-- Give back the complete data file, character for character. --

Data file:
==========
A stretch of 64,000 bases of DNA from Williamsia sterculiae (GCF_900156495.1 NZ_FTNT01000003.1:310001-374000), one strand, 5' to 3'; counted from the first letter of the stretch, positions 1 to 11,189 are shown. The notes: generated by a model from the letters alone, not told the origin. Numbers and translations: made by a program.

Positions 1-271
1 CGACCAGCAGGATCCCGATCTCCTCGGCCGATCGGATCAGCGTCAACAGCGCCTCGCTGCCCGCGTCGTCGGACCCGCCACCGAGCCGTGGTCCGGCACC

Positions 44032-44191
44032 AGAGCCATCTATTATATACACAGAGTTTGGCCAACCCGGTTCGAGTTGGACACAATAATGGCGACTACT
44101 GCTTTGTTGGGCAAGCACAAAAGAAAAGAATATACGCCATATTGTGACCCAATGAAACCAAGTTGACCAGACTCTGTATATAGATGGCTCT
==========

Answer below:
A stretch of 64,000 bases of DNA from Williamsia sterculiae (GCF_900156495.1 NZ_FTNT01000003.1:310001-374000), one strand, 5' to 3'; counted from the first letter of the stretch, positions 1 to 11,189 are shown. The notes: generated by a model from the letters alone, not told the origin. Numbers and translations: made by a program.

Positions 1-271
1 CGACCAGCAGGATCCCGATCTCCTCGGCCGATCGGATCAGCGTCAACAGCGCCTCGCTGCCCGCGTCGTCGGACCCGCCACCGAGCCGTGGTCCGGCACC

Positions 44032-44191
44032 AGAGCCATCTATTATATACACAGAGTTTGGCCAACCCGGTTCGAGTTGGACACAATAATGGCGACTACT
44101 GCTTTGTTGGGCAAGCACAAAAGAAAAGAATATACGCCATATTGTGACCCAATGAAACCAAGTTGACCAGACTCTGTATATAGATGGCTCT